But, for us, that’s irrelevant. Mission Local, again, put this material in front of nine different translators. What’s more, we did not commingle our sources — except in instances when several worked together, they were not informed who else was scanning texts or hearing broadcasts. Finally, all of the materials referred to in this and our prior article are now readily available online via Mission Local. Cantonese is not Esperanto; you can potentially find someone on your block who can read this.
Zhao, once more, said the things she said, and did the things she did. She even, as the Examiner revealed, told her Chinese-language supporters — in writing — she’d be sending different messages in Chinese and English,and that they should know better than to take the positions she espoused in English-language questionnaires seriously.
Beneath these Zhao text messages to supporters was a green-colored response revealed within the Ex article, but not translated. A Zhao-backer replied to the candidate with the statement: “Body is in Cho’s tent but heart is with Han.” This is a reference to a general who fought the Han dynasty. It is a euphemism for being a spy — for feigning support for one thing but really supporting another.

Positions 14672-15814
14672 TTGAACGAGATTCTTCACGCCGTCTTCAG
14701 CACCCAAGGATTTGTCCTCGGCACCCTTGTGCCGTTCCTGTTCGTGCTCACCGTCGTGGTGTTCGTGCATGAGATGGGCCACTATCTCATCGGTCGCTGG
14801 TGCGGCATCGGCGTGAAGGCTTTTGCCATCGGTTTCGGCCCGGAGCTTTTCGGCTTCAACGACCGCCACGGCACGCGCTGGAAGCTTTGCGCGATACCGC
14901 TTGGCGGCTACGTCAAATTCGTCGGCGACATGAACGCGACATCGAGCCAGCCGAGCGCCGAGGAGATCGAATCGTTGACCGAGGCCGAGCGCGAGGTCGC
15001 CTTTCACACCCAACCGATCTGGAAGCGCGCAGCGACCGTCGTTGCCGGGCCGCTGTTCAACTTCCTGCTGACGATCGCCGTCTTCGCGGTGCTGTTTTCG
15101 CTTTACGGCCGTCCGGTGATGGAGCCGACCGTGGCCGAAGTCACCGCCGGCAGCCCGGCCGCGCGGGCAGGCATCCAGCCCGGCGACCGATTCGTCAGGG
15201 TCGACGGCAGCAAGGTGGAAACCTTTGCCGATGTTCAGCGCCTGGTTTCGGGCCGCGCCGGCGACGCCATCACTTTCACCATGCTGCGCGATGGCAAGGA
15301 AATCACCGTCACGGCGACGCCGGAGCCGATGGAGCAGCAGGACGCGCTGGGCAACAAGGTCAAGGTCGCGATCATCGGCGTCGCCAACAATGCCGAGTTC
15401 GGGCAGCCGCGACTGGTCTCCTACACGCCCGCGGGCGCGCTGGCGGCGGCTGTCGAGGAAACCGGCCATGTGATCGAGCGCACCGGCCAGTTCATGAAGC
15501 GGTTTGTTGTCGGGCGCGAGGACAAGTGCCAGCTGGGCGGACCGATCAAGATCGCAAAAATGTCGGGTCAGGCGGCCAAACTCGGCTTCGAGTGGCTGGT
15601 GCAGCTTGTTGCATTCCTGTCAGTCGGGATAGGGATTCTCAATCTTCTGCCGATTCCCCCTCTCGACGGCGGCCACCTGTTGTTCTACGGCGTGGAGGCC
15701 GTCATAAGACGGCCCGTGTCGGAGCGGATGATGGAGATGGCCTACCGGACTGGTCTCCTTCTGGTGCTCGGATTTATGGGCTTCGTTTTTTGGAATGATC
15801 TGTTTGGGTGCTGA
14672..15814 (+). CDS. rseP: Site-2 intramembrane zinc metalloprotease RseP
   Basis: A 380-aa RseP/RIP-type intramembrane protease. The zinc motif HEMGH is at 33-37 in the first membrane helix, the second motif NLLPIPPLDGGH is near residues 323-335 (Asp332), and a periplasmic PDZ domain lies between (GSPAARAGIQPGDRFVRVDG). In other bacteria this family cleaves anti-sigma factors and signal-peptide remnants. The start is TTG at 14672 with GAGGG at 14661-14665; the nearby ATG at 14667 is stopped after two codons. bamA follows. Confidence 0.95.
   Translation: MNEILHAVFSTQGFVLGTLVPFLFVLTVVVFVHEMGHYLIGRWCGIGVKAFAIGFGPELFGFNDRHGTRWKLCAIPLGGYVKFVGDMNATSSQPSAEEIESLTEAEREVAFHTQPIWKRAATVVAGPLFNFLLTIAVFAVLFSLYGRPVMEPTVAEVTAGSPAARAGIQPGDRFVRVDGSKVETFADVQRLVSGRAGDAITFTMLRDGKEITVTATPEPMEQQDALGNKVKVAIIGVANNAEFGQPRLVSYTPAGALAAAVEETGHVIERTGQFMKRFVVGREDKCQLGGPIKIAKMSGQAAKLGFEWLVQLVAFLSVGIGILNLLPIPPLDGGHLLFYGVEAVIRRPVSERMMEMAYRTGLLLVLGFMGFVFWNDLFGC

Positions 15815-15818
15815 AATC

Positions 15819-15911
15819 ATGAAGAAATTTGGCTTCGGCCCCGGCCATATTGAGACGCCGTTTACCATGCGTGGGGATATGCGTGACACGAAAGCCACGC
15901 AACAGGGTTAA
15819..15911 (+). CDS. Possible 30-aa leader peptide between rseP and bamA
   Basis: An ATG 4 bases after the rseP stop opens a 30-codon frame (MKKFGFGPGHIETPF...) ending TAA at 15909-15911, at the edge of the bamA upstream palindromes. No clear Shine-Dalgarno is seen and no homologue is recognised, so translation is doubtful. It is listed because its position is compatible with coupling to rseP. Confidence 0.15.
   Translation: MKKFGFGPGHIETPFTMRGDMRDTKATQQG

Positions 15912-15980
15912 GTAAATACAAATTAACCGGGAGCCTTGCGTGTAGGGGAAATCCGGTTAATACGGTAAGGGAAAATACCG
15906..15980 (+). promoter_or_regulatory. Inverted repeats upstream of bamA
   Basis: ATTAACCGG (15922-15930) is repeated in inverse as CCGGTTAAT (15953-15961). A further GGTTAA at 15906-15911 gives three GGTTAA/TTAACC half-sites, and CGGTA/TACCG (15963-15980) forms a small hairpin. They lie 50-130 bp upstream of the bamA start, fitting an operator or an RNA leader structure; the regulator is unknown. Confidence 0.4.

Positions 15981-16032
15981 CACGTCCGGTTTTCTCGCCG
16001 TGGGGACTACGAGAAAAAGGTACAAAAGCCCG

Zhao’s supporters understand her perfectly. She is being completely straightforward about her trickiness.
Reached for comment via her political consultant, Mayor London Breed simply replied that she has not rescinded her endorsement of Josephine Zhao. Sen. Scott Wiener — who has dutifully returned my calls going back to 2007, and always answers questions thoughtfully — also told me he is sticking with Zhao.
(The leadership of the Alice B. Toklas LGBT Democratic Club, in which Zhao is a general member, has called on her to withdraw from her race. Other clubs or minor officials, however, even those with deep personal qualms, may look to Wiener and the mayor as their lodestars).
Wiener, too, feels there is uncertainty in the translations (sigh) and questions the political motives of those attacking Zhao once again. He used himself — a gay elected official — as the bellwether of Zhao’s progress as a San Franciscan.